Adobe Flash is being discontinued as a product in 2020. Flash player has long been criticised as a vector for security vulnerabilities and the slow performance of webpages.
See Adobes own announcement: https://theblog.adobe.com/adobe-flash-update/
Major browser applications (Google Chrome is a web browser developed by Google and is available on most school PC's. If you are having trouble with certain websites, it is useful to try a different web browser to see if this fixes the problem., Microsoft Edge, Firefox) have already started the process of phasing out the ability of websites to play flash content, this will most likely be the cause of you not being able to play a favourite resource on a website you have been previously been using for years. And programs such as Microsoft Office will drop support for flash content in presentations.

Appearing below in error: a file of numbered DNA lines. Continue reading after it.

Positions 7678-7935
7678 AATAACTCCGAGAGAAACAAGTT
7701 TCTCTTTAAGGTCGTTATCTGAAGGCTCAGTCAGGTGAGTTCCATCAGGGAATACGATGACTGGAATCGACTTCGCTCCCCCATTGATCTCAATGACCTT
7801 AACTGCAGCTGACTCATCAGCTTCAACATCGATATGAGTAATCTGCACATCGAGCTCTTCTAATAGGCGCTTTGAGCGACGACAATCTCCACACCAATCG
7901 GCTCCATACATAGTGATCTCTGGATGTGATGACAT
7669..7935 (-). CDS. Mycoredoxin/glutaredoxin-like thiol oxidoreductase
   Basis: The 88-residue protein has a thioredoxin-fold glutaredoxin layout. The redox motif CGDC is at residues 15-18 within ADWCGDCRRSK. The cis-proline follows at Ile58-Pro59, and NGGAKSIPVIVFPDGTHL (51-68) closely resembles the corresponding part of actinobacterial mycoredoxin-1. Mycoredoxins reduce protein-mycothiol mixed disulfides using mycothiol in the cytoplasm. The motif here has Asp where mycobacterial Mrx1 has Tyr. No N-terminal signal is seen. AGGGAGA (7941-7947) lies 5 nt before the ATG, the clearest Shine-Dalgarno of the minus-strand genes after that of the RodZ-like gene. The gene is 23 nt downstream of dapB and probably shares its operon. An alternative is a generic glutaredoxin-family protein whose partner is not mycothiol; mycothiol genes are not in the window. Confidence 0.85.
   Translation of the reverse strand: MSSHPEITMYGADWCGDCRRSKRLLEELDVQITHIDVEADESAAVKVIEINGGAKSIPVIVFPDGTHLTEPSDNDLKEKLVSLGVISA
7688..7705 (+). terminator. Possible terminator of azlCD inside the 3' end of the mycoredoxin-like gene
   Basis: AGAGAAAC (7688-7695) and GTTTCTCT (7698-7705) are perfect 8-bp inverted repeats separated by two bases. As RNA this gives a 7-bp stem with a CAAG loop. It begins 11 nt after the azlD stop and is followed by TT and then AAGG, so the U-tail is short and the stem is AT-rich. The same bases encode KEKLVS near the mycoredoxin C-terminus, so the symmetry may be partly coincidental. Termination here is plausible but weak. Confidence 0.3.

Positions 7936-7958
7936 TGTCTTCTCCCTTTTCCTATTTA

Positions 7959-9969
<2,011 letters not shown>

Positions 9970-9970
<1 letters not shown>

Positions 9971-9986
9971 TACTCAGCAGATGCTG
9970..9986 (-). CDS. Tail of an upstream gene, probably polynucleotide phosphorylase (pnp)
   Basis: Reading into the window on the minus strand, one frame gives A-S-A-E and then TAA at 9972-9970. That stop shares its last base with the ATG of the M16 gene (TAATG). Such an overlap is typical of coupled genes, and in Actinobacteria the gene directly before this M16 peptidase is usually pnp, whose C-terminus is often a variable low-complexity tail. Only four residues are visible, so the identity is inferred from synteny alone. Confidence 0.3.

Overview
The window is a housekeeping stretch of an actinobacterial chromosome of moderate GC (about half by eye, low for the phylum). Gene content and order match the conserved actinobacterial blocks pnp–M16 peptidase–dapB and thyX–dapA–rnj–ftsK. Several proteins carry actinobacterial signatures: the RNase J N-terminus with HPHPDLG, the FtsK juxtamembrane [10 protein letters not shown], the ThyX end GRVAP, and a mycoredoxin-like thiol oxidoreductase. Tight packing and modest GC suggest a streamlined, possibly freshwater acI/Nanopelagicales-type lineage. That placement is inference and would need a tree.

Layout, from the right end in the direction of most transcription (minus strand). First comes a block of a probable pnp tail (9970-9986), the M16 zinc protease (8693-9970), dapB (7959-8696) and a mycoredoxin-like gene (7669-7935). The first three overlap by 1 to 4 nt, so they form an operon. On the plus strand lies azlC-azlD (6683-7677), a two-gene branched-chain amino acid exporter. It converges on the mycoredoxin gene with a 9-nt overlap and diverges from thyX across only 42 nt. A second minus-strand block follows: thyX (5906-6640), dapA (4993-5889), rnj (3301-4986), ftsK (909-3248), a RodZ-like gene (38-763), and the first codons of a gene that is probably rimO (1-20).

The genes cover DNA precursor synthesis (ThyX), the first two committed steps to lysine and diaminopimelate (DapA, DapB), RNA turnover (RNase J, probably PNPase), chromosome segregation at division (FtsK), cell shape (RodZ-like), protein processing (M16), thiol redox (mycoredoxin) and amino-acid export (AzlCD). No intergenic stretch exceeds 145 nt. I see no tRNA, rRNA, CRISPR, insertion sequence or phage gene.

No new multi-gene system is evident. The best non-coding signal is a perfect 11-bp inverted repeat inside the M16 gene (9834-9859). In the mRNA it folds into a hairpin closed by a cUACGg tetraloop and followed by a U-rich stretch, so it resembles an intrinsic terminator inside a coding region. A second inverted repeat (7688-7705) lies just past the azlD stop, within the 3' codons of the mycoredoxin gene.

What does this mean for me as a teacher?
Overall the onus is on website owners to update their websites to use more modern technology under the umbrella term “HTML5”.
In the short term you can still run flash content using Internet Explorer, as it still supports Flash on all websites that require it.
In the long term it is advisable to look for replacement resources if it is apparent that a website is unlikely to update its content. The term “HTML5” is very useful when searching for modern sites. For example, if you were looking for a website that shows chemical compounds, you could google “Chemical Compounds HTML5” and you would have a fair chance of bringing up websites that are fully supported by modern browsers i.e. molview.org